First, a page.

Understudied Mutations Have Big Impact on Gene Expression
Variable number tandem repeats modulate genes associated with Alzheimer’s disease, obesity, cancer and other conditions
- Josh Baxt
- Josh Baxt
An international team of researchers led by computer scientists at the University of California San Diego have identified 163 variable number tandem repeats (VNTRs) that actively regulate gene expression. In a paper published in Nature Communications this week, the researchers provide new insights into this understudied mechanism, how it may drive disease and other traits and could ultimately impact patient care.
VNTRs are common genomic variations that appear as repeated DNA sequences longer than six base pairs.
“VNTRs have been difficult to identify through sequencing information, particularly short reads,” said Vineet Bafna, a professor in the UC San Diego Department of Computer Science and Engineering and senior author on the paper. “We developed a fast computational method to identify these variations, which gave us a new lens to observe their potential impact on gene expression and disease.”
While VNTRs are one of the most common genetic variations, detecting them has been both challenging and expensive. As a result, genome-wide association studies have mostly ignored VNTRs, excluding a potentially rich repository of disease-causing mutations.
Using the new method they developed, researchers found more than 10,000 VNTRs in a group of 652 people. Of those, 163 changed the way genes were expressed in 46 different tissue types. Nearly half had a particularly strong impact on Alzheimer’s disease, familial cancers, diabetes and other conditions.
“We looked closely at these 163 VNTRs to understand their impact,” said UC San Diego computer science Ph.D. student Mehrdad Bakhtiari. “One was affecting expression levels of a gene called AS3MT, which has been implicated in schizophrenia. The tandem repeat controls gene expression and the expression affects the disease.”
A new neural-network based method
The new computational method, called adVNTR-NN, rapidly finds VNTRs in short read genomic sequencing data. Short read technology breaks up DNA samples into relatively small pieces and uses sophisticated algorithms to piece together complete sequences. Popularized by Illumina, short reads are the most common, and least expensive, form of next-generation sequencing.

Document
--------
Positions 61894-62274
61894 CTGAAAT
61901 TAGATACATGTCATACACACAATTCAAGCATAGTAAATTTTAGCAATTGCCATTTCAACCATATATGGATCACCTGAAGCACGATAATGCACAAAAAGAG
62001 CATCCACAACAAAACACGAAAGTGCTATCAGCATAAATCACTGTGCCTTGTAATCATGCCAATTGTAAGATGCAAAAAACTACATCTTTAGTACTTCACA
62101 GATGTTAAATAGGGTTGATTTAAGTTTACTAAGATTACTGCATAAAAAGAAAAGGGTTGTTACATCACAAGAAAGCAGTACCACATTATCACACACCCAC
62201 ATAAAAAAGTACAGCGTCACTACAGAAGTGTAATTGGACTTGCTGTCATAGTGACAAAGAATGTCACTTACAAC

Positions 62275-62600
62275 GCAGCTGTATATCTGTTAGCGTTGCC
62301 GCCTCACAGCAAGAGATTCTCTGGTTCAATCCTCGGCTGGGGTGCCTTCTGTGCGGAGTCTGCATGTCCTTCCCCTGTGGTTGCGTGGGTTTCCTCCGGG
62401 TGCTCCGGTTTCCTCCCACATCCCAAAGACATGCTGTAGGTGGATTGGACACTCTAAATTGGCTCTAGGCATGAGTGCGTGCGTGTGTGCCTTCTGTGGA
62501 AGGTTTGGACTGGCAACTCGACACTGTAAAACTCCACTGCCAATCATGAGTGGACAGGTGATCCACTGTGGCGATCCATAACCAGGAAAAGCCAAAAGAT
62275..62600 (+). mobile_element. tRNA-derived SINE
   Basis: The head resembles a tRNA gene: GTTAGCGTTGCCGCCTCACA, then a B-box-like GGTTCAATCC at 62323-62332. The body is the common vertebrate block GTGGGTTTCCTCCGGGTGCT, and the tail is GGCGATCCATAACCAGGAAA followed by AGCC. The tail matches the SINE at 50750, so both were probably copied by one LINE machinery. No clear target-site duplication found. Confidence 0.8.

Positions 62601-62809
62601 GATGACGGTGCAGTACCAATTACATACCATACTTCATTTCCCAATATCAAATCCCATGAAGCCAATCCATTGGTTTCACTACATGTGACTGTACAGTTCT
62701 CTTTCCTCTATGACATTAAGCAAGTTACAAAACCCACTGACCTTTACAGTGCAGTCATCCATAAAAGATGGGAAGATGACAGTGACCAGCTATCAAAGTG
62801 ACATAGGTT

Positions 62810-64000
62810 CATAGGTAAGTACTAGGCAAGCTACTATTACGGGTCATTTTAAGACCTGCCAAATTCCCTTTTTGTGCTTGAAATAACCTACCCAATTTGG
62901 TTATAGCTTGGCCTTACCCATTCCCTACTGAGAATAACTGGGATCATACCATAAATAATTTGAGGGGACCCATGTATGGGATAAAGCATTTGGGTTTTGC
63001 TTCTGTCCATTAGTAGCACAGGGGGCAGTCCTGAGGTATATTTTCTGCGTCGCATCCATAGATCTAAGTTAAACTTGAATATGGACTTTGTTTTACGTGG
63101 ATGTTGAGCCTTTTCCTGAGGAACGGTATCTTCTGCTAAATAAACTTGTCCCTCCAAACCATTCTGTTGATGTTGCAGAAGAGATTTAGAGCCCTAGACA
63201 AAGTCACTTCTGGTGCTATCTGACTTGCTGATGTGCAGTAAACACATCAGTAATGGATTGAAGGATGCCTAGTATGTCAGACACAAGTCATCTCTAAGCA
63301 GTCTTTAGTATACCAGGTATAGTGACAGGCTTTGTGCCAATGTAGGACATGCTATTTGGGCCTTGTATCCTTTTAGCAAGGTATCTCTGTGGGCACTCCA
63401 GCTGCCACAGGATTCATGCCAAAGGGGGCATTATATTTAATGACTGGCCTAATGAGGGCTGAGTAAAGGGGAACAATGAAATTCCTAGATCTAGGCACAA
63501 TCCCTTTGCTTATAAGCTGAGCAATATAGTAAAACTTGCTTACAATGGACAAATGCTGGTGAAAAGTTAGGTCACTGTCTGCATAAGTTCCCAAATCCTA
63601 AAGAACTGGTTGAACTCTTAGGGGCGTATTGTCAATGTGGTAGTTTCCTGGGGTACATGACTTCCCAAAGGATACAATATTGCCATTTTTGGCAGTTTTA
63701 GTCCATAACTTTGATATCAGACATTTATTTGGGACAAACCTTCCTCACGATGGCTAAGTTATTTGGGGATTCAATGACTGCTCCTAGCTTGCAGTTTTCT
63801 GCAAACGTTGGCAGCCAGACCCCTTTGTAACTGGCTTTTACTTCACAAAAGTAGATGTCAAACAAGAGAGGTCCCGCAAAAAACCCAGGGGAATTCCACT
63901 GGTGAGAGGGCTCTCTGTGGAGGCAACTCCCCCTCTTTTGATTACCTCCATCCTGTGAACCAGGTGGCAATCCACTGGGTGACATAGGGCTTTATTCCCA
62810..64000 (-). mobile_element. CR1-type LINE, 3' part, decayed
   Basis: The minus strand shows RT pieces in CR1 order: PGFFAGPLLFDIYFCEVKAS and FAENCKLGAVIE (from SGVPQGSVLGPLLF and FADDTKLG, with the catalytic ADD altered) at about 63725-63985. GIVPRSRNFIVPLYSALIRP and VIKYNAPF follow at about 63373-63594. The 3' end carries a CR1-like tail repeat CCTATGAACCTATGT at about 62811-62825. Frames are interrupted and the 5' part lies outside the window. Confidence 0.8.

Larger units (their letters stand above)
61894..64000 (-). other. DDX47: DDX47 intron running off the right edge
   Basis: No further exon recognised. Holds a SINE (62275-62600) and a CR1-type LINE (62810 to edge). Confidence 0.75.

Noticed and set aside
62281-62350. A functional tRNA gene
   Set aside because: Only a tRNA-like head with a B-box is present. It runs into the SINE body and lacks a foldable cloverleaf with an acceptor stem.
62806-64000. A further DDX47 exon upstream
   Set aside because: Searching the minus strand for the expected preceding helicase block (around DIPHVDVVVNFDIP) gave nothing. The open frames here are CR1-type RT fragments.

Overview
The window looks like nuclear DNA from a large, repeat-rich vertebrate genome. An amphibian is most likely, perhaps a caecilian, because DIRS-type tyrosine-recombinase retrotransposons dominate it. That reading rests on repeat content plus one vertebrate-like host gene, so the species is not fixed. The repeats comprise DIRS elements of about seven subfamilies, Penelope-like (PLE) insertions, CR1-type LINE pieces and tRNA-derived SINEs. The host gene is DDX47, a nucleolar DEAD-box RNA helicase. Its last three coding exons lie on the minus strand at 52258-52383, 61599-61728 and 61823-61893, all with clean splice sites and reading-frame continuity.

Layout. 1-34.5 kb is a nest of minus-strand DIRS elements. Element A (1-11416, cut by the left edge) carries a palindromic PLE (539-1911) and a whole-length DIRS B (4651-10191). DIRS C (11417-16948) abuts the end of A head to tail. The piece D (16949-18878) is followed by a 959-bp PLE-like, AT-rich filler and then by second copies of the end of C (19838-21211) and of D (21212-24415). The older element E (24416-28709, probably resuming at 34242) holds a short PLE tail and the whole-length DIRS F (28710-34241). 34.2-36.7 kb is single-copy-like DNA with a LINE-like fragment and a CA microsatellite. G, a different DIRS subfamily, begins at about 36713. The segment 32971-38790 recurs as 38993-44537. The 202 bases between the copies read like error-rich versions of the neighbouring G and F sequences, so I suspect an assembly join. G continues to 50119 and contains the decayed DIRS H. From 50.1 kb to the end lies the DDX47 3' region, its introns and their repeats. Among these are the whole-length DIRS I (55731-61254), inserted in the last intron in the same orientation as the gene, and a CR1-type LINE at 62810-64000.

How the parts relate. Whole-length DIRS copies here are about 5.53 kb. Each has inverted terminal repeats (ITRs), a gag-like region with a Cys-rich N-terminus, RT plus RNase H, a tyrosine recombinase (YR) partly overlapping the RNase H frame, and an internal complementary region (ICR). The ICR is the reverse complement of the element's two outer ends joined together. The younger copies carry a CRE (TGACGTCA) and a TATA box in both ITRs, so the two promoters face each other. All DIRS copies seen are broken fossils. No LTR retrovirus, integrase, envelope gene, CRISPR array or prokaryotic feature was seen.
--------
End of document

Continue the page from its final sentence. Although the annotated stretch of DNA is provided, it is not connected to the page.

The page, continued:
“Our computational method runs quite fast and it works in the most cost-effective sequencing technologies,” said Bakhtiari, the first author on the paper. “So, it should be easy to scale and easy to use for people outside of research settings, for example, hospitals.”
The authors have high confidence in these results, as 91% of the initial findings were validated in two other cohorts. However, there is still more work to do. The researchers want to better quantify the impact VNTRs have on specific genes, as well as determining whether there is indeed a causal link between certain VNTRs and the diseases they have been linked to.
“We're learning more about the importance of complex and repetitive regions of the genome and the roles they play in human traits,” said Melissa Gymrek, assistant professor in the Computer Science and Engineering department and the School of Medicine and coauthor on the paper. “VNTRs have been almost impossible to look at in most available sequencing datasets on a large scale.”
The team also wants to study specific conditions, such as autism spectrum disorder, to better understand patients’ VNTR profiles and how those influence their conditions.
“These findings open a whole new window to study the role VNTRs play in gene expression,” said Bafna. “Given that these sequences are physically larger than single nucleotide polymorphisms and are also quite prevalent, these efforts could eventually have a major impact on patient care.”
In addition to Bafna, Bakhtiari, and Gymrek, paper coauthors include Jonghun Park of the Computer Science and Engineering Department, Yuan-Chun Ding and Susan L. Neuhausen of the Beckman Research Institute of City of Hope, Sharona Shleizer-Burko of UC San Diego Department of Medicine, and Bjarni V. Halldórsson and Kári Stefánssonde of CODE Genetics, Reykjavik, Iceland.
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